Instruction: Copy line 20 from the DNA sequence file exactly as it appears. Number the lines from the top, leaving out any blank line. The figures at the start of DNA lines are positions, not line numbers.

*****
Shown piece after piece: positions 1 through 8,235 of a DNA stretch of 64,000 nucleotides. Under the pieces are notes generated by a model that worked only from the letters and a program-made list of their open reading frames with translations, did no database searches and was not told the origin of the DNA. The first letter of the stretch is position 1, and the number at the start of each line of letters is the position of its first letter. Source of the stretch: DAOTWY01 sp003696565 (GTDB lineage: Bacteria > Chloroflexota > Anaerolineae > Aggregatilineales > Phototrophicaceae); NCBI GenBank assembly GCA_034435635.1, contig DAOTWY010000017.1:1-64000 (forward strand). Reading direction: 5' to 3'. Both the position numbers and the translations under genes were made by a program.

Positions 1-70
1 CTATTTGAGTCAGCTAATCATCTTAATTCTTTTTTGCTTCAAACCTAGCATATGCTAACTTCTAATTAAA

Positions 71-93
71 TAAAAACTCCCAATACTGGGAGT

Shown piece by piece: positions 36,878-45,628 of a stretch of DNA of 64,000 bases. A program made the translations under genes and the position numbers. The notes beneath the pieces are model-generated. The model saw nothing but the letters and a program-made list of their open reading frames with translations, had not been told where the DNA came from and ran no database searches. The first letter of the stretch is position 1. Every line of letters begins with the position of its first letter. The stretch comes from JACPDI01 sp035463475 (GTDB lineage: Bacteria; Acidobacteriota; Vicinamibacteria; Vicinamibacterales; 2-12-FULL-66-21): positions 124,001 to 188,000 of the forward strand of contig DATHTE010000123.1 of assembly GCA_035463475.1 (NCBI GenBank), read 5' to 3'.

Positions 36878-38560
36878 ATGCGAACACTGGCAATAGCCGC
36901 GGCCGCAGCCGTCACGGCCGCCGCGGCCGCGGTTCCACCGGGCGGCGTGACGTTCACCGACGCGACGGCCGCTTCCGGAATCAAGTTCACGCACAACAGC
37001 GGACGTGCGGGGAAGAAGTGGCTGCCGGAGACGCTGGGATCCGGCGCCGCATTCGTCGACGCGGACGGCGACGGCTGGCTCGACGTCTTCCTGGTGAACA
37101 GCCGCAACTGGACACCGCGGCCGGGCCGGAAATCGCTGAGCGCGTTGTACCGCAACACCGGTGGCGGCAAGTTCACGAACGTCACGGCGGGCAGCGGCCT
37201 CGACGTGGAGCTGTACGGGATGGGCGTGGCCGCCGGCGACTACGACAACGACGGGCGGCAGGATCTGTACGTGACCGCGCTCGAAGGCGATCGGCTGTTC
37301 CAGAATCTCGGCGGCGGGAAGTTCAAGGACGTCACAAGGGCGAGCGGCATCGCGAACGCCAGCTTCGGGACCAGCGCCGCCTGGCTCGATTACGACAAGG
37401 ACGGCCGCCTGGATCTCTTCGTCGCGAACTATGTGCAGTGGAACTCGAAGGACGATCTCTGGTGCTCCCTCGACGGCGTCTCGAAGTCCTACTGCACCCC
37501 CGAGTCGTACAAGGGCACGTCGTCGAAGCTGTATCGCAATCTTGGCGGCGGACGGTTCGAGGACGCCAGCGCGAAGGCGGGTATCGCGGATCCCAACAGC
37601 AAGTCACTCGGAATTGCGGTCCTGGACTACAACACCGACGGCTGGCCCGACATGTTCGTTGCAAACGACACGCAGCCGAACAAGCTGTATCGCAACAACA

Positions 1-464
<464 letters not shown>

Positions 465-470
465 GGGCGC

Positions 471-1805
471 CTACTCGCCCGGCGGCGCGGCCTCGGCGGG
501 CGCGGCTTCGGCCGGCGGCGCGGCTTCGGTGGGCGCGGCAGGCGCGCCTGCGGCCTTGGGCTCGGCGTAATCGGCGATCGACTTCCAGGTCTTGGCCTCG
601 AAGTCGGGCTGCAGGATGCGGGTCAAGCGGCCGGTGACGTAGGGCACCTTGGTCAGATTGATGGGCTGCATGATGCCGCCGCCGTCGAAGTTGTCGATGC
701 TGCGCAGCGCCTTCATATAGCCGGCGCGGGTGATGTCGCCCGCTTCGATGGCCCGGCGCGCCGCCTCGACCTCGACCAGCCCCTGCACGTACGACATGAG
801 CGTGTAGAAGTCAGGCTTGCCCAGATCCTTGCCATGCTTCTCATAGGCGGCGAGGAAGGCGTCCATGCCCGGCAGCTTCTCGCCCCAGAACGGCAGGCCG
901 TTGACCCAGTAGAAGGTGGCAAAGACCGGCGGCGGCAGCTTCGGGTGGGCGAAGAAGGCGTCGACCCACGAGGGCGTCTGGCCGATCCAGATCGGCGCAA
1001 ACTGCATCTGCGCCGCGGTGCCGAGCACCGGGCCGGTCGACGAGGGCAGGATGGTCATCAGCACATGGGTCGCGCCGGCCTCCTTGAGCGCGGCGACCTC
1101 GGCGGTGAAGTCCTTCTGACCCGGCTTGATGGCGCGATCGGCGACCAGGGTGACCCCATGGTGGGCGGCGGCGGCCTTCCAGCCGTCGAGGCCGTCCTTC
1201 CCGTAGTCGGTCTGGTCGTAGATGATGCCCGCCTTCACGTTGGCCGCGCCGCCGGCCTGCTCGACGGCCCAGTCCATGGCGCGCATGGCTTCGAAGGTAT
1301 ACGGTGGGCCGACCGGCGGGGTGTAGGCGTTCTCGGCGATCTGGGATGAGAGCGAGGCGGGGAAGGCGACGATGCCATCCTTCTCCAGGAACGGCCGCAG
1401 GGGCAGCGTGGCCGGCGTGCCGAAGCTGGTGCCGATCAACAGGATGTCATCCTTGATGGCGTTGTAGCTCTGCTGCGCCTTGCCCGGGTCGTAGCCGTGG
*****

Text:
465 GGGCGC